- 1 LDAP Overview
- 2 LDAP troubleshooting
- 3 Integration with external LDAP servers
- 4 Provisioning users in LDAP
- 5 LDAP replication
- 6 Moving an LDAP Master
LDAP uses in ZCS
LDAP is used in ZCS to store data for
Additionally, information relating to:
LDAP in the system architecture
In every ZCS installation, there will be one and only one Master LDAP server. This server is authoritative for user information, server configuration, etc.
Additionally, one or more Replicas may be defined, to improve performance and reduce the load on the Master.
During installation in a multi-server environment, the LDAP server must be the first installed and configured, and must be running during any subsequent installations. The LDAP server must also be the first started in a multi-server environment.
If you're seeing ERROR: service.FAILURE (system failure: getDirectContext) (cause: javax.naming.CommunicationException localhost.localdomain:389) on installation, you're in the right place.
LDAP initialization generally fails due to the following
- Failure to start the LDAP server
- Failure to resolve the LDAP server
- Failure to connect to the LDAP server
The startup of the LDAP server during installation happens when the initialization script calls the ldap start script.
If this startup fails, all further initialization fails.
Detecting startup failure
ps auxww | grep zimbra | grep slapd Should return a line containing: /opt/zimbra/openldap/libexec/slapd -l LOCAL0 -4 -u zimbra -h ldaps:// ldap://:389/ -f /opt/zimbra/conf/slapd.conf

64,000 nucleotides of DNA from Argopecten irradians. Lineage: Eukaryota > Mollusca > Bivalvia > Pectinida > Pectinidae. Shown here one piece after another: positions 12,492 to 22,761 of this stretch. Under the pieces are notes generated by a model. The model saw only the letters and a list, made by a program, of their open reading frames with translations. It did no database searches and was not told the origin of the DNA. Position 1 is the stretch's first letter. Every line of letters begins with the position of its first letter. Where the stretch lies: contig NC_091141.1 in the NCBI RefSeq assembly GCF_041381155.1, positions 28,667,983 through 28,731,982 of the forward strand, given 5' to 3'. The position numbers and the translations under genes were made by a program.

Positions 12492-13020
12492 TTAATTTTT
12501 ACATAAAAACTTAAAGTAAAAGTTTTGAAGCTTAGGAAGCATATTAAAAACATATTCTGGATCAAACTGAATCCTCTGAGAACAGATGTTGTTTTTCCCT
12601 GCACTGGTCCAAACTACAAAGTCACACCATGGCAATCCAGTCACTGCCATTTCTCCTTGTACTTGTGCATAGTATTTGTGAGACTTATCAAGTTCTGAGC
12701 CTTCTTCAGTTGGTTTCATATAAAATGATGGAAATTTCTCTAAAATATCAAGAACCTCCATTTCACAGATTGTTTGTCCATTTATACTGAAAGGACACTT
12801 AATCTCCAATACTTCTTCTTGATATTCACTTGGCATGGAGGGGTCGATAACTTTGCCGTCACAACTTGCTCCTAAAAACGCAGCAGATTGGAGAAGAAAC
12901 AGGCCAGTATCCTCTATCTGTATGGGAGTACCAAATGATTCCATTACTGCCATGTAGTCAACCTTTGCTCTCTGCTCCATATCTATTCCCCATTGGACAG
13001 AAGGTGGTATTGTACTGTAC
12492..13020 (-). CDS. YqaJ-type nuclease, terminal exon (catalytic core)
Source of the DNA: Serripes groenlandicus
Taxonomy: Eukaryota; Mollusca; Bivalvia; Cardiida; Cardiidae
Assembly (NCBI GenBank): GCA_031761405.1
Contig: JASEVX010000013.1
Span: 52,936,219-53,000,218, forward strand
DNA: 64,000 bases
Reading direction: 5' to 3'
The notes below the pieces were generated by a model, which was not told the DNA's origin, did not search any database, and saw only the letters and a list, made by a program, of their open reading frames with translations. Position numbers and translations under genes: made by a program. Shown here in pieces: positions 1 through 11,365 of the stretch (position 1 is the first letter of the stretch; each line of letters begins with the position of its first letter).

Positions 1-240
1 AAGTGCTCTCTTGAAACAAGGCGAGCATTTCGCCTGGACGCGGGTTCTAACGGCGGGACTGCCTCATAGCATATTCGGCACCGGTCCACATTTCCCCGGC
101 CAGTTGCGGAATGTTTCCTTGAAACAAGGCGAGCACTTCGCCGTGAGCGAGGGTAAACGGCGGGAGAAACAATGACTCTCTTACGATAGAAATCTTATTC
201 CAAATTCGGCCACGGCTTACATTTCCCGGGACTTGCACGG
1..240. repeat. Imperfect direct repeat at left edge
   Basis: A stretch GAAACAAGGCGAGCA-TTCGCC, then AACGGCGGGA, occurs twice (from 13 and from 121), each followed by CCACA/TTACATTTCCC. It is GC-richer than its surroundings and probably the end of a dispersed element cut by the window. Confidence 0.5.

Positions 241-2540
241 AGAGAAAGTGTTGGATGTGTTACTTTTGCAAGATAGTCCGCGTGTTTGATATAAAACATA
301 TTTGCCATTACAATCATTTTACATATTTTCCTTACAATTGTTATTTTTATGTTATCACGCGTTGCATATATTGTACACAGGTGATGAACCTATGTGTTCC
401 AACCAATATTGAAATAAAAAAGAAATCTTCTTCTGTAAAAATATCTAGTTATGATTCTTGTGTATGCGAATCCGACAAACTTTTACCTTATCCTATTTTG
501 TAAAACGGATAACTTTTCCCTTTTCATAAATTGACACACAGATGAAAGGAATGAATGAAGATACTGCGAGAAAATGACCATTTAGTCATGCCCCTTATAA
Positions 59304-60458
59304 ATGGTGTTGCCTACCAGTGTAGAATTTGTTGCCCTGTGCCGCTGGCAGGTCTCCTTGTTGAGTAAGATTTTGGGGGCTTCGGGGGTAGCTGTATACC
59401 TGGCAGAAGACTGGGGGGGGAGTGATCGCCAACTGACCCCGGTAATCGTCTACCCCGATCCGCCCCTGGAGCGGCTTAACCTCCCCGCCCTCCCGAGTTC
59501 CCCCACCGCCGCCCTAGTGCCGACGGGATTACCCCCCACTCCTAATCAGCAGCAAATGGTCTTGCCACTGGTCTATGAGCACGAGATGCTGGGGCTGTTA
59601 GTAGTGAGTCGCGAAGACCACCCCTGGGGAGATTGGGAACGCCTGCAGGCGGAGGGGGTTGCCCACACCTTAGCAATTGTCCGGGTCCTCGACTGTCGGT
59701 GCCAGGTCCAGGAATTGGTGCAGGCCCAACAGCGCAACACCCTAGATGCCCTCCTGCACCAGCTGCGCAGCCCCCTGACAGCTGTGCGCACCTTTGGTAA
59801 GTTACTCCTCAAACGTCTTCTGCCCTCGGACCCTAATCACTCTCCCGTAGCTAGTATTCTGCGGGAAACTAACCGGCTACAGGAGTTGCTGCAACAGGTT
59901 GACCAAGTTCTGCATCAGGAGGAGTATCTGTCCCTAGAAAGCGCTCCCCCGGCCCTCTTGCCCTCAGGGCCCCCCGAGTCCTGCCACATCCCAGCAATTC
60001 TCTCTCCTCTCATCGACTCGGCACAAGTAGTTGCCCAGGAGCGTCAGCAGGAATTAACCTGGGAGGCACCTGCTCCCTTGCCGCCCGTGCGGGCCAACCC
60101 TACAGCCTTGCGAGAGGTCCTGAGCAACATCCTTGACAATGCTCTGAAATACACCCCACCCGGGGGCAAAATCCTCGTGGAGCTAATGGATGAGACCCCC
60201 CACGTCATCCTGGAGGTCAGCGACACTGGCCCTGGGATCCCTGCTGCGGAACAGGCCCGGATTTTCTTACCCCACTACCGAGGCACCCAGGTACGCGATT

If there is no output, LDAP is not starting. See the next section
If this line is present, verify that the zimbra system is detecting it (run as the zimbra user):
A return of:
slapd running pid: 7568 (your PID will vary)
If you get no such response from the ldap status command, it's likely that the running slapd process is hanging around from a previous installation. To kill it manually:
killall -TERM slapd ps auxww | grep zimbra | grep slapd
If the process is still there, determine it's PID (second column in the ps output) and
kill -9 PID
After cleaning up old LDAP processes, you should re-attempt the initialization by re-running zmsetup.pl
Correcting startup failure
sh -x bin/ldap start
output from this should indicate the source of the problem
LDAP and DNS
LDAP uses DNS to resolve the ldap host, even if it's localhost
To verify that you're able to resolve the ldap host:
- host ldap-hostname
Make sure you understand DNS.
Failure to Connect
To detect connection failure (using the hostname configured for the ldap server):
telnet ldap hostname 389
If this times out, or the connection is refused, there could be several causes.
If resolution succeeds, the initialization may fail because the LDAP server failed to start
If the server is running a local firewall, make sure it's allowing port 389 connections.
If the ldap hostname resolves to a public IP on an external firewall, make sure that firewall is allowing connections through on port 389.
Integration with external LDAP servers
Connecting to an external LDAP server with SSL
Provisioning users in LDAP
The basic form for this is:
zmprov ca username@domain password
Additional attributes can be specified on the same command:
zmprov ca username@domain password attribute value attribute value
For creation of a single user, the admin console is the preferred method. If you need to bulk provision users, during initial installation, it can be easier to create a script.
EXAMPLE - creating several users at once:
Create a file containing all of the zmprov commands that you wish to run:
ca user1 user1pass ca user2 user2pass ca user3 user3pass ca adminuser adminuserpass zimbraIsAdminAccount TRUE ca user4 user4pass zimbraMailAlias user_4 zimbraMailAlias user_four zimbraMailAlias user.four ca nopassuser
Save this file (eg, usercreate.txt ). Then, run zmprov, redirecting standard input from this file: